I dropped that prescription off at the pharmacy.

I rolled my windows down as I drove because today was a glorious day and I wanted to experience every ounce of its glory. My papers flew all over the minivan…the 9 year old minivan that is making an alarming humming noise but has to last us for 1 more year…but I didn’t care. I kept the windows down anyway. And I turned the radio up. And I sang.

I showered quickly, then cleaned and sliced 7 lbs of strawberries. Also for Reading Olympics. These boys eat like fucking kings.

I grabbed 4 water bottles, a vat of Goldfish, 3 lacrosse sticks, a frisbee, a basketball, and a football. I threw them all into the car and drove to pick up the kids from school.

My 9 year old had robotics class after school, but he forgot. When I reminded him, he got tears in his eyes and was disappointed that he’d forgotten…and worried that he’d miss something. I put my arm around him, and reassured my sensitive boy that the class hadn’t started yet. I took my 7 year old’s hand and pointed my 9 year old to his robotics teacher.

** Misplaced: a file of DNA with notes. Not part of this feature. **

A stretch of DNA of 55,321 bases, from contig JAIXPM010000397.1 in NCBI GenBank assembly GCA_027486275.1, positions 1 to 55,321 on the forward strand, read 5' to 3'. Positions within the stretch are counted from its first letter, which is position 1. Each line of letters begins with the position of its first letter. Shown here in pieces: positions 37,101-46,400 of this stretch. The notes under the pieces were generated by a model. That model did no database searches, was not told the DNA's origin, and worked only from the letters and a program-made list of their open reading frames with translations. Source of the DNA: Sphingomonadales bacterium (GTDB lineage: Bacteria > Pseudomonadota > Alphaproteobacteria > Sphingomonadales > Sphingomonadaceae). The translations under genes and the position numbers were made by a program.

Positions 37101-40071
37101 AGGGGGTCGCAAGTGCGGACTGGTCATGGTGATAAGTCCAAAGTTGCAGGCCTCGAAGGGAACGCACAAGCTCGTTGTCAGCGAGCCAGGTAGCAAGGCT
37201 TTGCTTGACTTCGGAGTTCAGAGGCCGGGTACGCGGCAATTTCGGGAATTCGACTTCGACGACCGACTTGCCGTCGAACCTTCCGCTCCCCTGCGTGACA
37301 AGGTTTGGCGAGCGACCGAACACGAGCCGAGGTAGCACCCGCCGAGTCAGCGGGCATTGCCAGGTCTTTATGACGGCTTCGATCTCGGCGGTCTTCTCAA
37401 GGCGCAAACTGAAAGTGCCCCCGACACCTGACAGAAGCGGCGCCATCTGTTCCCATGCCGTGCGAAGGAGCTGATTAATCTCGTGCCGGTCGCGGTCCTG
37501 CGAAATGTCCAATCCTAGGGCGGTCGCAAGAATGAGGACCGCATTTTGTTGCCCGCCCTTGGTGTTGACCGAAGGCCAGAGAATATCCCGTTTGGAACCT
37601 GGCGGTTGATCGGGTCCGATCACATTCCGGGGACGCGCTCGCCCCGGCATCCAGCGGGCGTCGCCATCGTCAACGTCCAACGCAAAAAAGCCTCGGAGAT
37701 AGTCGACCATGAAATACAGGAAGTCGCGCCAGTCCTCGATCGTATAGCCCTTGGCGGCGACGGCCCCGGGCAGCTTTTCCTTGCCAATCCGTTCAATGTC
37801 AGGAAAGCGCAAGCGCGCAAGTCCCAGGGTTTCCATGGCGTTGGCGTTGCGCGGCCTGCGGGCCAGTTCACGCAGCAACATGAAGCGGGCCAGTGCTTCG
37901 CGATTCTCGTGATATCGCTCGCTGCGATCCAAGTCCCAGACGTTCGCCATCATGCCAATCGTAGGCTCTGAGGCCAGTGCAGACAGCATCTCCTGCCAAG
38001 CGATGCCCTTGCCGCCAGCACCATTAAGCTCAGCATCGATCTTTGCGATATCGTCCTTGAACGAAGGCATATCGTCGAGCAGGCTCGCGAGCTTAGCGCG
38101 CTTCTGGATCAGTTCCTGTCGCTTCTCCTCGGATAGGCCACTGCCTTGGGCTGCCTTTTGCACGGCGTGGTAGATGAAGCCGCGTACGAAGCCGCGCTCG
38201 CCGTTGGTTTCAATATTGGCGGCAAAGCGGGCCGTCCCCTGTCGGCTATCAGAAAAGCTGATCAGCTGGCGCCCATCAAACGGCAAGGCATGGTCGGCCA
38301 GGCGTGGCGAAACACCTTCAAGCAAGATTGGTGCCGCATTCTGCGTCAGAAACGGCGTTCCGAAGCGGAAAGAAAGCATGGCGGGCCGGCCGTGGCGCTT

I hung by the monkey bars while my 7 year old showed me for the very first time that he is strong enough and brave enough to navigate them. Nothing comes naturally for him except for his smile. He has to work harder than all of his brothers. It makes me worry more about him. But it makes me love him with a ferocity that I reserve only for him. When he showed me that he could climb across those monkey bars, I wanted to cry. I wanted to jump up and down and lift him up and scream to everyone there, “do you know how hard he has worked for this? Do you know about his low muscle tone? And the occupational and physical therapy he’s endured to get to this point?” But I didn’t. I choked back my tears. I opened my arms. He flashed me that smile, then he leaned into my embrace. I whispered, “I’m proud of how hard you worked to climb across those monkey bars. I love to watch you climb.” I chose my words carefully because I’ve read books that suggest I should reward my kids’ effort, not their achievements.